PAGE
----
Middle-school students need to be able to work easily with percents, and here's your chance to help them ace this skill. In this lesson, you'll move from simple percent problems to complex ones that also involve before-and-after concepts. By the time you're done, 100% of your kids will have a new tool for conquering percent problems!
Does your class groan when they see a problem that starts out, "A train leaves the station at 9 a.m. going 50 miles an hour . . ."? Well, after this lesson, they'll actually look forward to brain teasers like this. (Really!) That's because with modeling, your students can ace even the toughest rate-and-distance problems in just a few minutes. You'll work your way from easy to complex problems and get some tips for helping kids grasp the concepts of speed, rate, time, and distance.
You've worked a wide range of problems in this course, and now it's time to put it all together. In this lesson, you'll find two practice sessions that will help you hone your modeling skills. Then, you'll finish the lesson with a twist in your third practice session: You'll create your own word problems based on the models you receive. It's a great way to boost your modeling creativity!
This is the final lesson, but it's just the beginning of your modeling adventure! In the lesson, you'll get tips for starting that adventure off on the right foot as you introduce modeling to your students for the first time. In addition, you'll find out how to hone your own modeling skills so that you'll shine in the classroom. Finally, you'll look at how you can turn parents (even the skeptical ones) into allies by teaching them the basics of modeling.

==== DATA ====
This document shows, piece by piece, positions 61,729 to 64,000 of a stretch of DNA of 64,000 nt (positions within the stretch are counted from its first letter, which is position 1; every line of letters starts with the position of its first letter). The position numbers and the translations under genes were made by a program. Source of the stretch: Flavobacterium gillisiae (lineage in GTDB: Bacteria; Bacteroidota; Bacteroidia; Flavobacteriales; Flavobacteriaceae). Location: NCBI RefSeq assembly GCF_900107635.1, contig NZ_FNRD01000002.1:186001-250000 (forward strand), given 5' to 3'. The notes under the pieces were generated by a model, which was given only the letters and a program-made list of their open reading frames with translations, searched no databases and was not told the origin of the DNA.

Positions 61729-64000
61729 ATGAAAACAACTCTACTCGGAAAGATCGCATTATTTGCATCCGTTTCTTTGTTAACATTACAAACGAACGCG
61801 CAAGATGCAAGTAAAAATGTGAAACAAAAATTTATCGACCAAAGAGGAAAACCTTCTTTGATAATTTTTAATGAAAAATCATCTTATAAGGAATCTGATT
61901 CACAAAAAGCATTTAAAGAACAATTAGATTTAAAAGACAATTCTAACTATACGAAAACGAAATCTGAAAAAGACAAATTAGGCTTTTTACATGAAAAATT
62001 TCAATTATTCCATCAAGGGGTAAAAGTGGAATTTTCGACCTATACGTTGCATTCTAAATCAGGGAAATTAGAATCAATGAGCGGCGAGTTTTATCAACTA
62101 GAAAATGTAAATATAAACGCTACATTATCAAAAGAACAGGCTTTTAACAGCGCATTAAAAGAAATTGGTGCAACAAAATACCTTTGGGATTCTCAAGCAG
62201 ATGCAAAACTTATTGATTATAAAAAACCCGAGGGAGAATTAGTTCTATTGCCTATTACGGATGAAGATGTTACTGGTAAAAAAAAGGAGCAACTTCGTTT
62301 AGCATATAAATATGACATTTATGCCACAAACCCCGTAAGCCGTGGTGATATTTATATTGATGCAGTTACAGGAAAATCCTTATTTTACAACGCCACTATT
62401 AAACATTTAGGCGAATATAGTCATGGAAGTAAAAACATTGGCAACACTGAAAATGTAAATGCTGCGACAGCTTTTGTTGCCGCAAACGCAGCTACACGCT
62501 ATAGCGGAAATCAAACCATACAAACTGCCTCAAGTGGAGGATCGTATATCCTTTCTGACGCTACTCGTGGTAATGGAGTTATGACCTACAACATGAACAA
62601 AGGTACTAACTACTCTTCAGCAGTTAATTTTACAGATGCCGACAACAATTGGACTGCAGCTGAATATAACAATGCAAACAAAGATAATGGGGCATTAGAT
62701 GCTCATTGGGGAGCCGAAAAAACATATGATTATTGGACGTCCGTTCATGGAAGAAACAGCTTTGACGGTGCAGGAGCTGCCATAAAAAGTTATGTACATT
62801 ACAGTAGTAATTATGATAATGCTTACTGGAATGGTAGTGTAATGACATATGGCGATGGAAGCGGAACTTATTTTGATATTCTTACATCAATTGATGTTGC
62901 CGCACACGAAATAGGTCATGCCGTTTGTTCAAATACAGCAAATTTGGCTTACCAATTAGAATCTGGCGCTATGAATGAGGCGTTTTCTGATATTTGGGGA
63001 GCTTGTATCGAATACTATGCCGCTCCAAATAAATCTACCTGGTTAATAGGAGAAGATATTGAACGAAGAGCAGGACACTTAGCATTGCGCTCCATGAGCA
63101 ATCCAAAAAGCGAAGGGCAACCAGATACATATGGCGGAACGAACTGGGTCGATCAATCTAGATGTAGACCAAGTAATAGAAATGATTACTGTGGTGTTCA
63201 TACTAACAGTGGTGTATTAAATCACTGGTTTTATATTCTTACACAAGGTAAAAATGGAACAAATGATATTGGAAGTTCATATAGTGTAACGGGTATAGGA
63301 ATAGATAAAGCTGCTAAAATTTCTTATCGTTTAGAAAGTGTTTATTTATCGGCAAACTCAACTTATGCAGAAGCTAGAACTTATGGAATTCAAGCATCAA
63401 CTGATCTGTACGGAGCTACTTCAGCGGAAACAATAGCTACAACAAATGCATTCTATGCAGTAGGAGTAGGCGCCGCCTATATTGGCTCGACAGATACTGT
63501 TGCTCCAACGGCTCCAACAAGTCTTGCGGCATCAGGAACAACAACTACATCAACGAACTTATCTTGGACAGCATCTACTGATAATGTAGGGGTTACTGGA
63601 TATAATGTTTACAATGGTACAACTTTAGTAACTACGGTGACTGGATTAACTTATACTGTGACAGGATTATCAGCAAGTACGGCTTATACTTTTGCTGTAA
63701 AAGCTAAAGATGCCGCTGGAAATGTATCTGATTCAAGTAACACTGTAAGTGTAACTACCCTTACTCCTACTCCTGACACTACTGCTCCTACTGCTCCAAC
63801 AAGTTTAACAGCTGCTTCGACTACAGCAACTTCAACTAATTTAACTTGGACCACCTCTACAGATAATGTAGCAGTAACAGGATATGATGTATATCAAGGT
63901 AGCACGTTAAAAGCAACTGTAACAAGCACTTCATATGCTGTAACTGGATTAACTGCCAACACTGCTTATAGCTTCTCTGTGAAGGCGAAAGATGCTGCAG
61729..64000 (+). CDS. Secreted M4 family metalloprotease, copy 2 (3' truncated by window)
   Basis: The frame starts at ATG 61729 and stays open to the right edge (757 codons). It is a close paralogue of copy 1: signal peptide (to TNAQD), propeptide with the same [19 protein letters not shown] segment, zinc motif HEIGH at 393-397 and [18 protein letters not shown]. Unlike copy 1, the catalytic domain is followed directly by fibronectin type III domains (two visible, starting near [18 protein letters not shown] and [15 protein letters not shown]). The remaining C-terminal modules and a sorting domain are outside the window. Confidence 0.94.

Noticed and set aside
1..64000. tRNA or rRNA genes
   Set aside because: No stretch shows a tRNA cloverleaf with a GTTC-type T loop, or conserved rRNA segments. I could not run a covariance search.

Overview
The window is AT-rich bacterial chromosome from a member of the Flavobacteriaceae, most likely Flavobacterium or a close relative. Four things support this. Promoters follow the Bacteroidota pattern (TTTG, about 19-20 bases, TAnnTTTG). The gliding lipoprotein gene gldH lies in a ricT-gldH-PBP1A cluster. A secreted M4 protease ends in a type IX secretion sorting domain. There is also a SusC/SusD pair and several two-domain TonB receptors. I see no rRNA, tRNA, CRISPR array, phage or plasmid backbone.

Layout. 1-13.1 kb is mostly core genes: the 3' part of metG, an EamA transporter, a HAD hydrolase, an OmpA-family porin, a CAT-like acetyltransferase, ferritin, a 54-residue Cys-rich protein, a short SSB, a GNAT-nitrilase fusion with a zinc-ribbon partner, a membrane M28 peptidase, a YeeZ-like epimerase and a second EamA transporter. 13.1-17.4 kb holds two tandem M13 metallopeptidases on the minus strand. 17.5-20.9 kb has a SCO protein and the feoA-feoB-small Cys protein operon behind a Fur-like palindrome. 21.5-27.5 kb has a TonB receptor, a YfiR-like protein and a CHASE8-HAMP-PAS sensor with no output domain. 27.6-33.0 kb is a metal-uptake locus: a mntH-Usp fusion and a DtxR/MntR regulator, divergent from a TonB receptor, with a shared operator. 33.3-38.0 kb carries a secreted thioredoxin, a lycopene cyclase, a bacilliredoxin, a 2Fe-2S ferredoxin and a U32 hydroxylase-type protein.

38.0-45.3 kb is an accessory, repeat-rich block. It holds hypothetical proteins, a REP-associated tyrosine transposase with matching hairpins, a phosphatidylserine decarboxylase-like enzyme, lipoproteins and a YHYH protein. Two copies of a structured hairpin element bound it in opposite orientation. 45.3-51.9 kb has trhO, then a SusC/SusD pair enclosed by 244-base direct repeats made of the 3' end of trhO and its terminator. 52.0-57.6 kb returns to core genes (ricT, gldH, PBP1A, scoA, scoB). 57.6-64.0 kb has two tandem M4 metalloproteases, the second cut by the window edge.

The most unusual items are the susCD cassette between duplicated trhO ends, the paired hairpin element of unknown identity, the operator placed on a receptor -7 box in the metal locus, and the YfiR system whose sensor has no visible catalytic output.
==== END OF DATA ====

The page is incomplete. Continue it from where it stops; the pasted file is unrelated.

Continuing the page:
Anni Stipek holds a bachelor's degree in Elementary Education and a minor in Special Education from University of Puget Sound. She has more than 20 years of experience in the K-12 classroom and worked as a Staff Development for Educators math consultant for five years. She has written and facilitates numerous online courses, including "The Foundations of Singapore Math Model Drawing Grades 1-6" and "The Foundations of Singapore Math Number Sense/Computation Strategies Grades 1-6."
It is recommended that you take Singapore Math Strategies: Model Drawing for Grades 1 - 6 before taking this course.
The instructional materials required for this course are included in enrollment and will be available online.
A new session of each course opens each month, allowing you to enroll whenever your busy schedule permits.
Once a course session starts, two lessons will be released each week for the six-week duration of your course. You will have access to all previously released lessons until the course ends.
The interactive discussion area for each lesson automatically closes two weeks after each lesson is released, so you're encouraged to complete each lesson within two weeks of its release.
The final exam will be released on the same day as the last lesson. Once the final exam has been released, you will have two weeks plus 10 days (24 days total) to complete the final and finish any remaining lessons in your course. No further extensions can be provided beyond these 10 days.